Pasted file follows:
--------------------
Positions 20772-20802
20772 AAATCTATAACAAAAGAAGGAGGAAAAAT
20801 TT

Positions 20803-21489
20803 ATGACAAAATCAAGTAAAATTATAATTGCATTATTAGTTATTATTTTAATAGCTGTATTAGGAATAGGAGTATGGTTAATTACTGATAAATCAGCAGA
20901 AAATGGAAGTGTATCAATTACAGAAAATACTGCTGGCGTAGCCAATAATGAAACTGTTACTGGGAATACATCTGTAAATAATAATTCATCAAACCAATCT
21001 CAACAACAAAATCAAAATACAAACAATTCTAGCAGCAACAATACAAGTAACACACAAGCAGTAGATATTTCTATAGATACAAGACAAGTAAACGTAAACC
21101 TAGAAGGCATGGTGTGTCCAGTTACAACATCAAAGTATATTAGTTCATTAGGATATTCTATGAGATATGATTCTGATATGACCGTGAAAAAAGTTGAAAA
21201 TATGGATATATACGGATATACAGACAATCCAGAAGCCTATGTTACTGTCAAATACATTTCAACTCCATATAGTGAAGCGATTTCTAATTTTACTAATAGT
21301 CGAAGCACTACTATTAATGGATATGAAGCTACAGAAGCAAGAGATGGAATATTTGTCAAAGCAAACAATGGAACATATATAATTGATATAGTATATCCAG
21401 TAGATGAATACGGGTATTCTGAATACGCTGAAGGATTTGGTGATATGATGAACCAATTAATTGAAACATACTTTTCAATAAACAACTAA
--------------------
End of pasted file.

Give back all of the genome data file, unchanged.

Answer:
Positions 20772-20802
20772 AAATCTATAACAAAAGAAGGAGGAAAAAT
20801 TT

Positions 20803-21489
20803 ATGACAAAATCAAGTAAAATTATAATTGCATTATTAGTTATTATTTTAATAGCTGTATTAGGAATAGGAGTATGGTTAATTACTGATAAATCAGCAGA
20901 AAATGGAAGTGTATCAATTACAGAAAATACTGCTGGCGTAGCCAATAATGAAACTGTTACTGGGAATACATCTGTAAATAATAATTCATCAAACCAATCT
21001 CAACAACAAAATCAAAATACAAACAATTCTAGCAGCAACAATACAAGTAACACACAAGCAGTAGATATTTCTATAGATACAAGACAAGTAAACGTAAACC
21101 TAGAAGGCATGGTGTGTCCAGTTACAACATCAAAGTATATTAGTTCATTAGGATATTCTATGAGATATGATTCTGATATGACCGTGAAAAAAGTTGAAAA
21201 TATGGATATATACGGATATACAGACAATCCAGAAGCCTATGTTACTGTCAAATACATTTCAACTCCATATAGTGAAGCGATTTCTAATTTTACTAATAGT
21301 CGAAGCACTACTATTAATGGATATGAAGCTACAGAAGCAAGAGATGGAATATTTGTCAAAGCAAACAATGGAACATATATAATTGATATAGTATATCCAG
21401 TAGATGAATACGGGTATTCTGAATACGCTGAAGGATTTGGTGATATGATGAACCAATTAATTGAAACATACTTTTCAATAAACAACTAA